healthHealth and Medicine

Robot Dentist Is The First To Perform Implant Operation Without Humans


Dr. Alfredo Carpineti

Senior Staff Writer & Space Correspondent

clockSep 25 2017, 17:55 UTC


For the first time, a robot was capable of performing a dentistry operation on a person without the input of any medical personnel. The automated procedure took place in Xian in northwest China, where two 3D-printed teeth were implanted into a woman’s mouth.

As reported in the South China Morning Post, the medical operation was overseen by trained professionals, but they did not intervene. The teeth were placed with a margin of error of 0.2-0.3 millimeters, which is the required standard for this kind of operation.


Developing the system took four years, and it’s the joint work of the Fourth Military Medical University and the Robot Institute at Beihang University in Beijing. Dr Zhao Yimin, one of the leading oral rehabilitation specialists in China, stated that the robot combined a dentist's expertise with the benefit of technology.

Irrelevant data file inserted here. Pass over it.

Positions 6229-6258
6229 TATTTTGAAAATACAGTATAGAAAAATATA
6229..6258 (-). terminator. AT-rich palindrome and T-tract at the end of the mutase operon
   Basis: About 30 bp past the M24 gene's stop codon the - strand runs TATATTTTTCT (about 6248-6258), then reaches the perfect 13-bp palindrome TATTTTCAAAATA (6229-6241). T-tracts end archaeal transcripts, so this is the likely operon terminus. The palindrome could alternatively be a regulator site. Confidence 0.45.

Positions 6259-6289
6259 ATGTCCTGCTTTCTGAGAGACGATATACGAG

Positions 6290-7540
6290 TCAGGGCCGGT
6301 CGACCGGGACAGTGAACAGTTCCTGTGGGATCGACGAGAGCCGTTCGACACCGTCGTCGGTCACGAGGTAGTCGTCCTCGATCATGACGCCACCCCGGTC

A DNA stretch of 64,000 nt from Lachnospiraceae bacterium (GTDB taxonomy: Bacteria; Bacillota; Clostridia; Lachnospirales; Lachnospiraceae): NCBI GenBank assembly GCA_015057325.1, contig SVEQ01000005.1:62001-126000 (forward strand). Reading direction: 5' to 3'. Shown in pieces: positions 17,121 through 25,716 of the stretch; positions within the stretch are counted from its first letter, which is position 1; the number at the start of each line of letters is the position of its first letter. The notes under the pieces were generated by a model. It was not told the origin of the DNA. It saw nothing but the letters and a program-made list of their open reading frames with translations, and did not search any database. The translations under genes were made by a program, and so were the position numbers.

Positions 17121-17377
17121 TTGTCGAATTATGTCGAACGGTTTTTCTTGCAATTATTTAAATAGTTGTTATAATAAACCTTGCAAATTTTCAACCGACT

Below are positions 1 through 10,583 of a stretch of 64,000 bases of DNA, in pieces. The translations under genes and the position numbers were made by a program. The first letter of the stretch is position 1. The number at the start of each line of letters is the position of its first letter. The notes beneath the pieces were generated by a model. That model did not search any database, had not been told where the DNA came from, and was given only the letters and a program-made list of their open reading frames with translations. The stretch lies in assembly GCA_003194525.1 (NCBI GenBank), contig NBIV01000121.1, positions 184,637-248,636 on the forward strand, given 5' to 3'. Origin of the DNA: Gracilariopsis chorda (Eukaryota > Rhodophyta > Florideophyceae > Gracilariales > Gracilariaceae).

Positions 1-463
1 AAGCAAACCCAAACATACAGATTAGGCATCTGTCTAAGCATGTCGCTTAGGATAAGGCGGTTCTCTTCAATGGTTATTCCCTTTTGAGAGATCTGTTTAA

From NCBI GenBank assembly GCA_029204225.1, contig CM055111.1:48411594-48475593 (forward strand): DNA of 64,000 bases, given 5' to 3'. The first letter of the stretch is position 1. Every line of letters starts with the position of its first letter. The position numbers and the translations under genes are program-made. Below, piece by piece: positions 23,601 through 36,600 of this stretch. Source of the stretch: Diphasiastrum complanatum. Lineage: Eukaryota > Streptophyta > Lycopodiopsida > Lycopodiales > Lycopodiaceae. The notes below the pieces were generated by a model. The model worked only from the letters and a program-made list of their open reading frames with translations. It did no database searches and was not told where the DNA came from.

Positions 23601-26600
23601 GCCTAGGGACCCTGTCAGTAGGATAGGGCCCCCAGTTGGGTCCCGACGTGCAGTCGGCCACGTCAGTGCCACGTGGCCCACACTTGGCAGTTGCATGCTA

Prior to the operation, the robot was programmed to move into the right position and decide the movements necessary to perform a successful operation. The steps were then reviewed by the team and tweaked to avoid any potential dangers. They then administered a local anesthetic to the patient and let the robot go to work.

According to a survey, 400 million people need new teeth in China, but currently only 1 million of such operations are performed every year. China is experiencing a severe shortage of qualified dentists and this tech could help solve the problem, as well as reduce the number of surgical errors that might happen in this type of procedure. The AI was not only capable of implanting the teeth, it was also able to respond to the patient's natural movements and adjust its position accordingly.


Robot surgeries, or at least robot-assisted surgeries, are believed to be the next step forward in improving patient safety and procedure outcomes. Just a few months ago, the US Food and Drug Administration approved of a robot assistant for dentists. The tech, called Yomi, is not autonomous, but it monitors both the patient and the dentist's movements to guarantee precision and control.

It might still take years before such robots are the standard approach, but as both technology and software develop, they will become more and more common.

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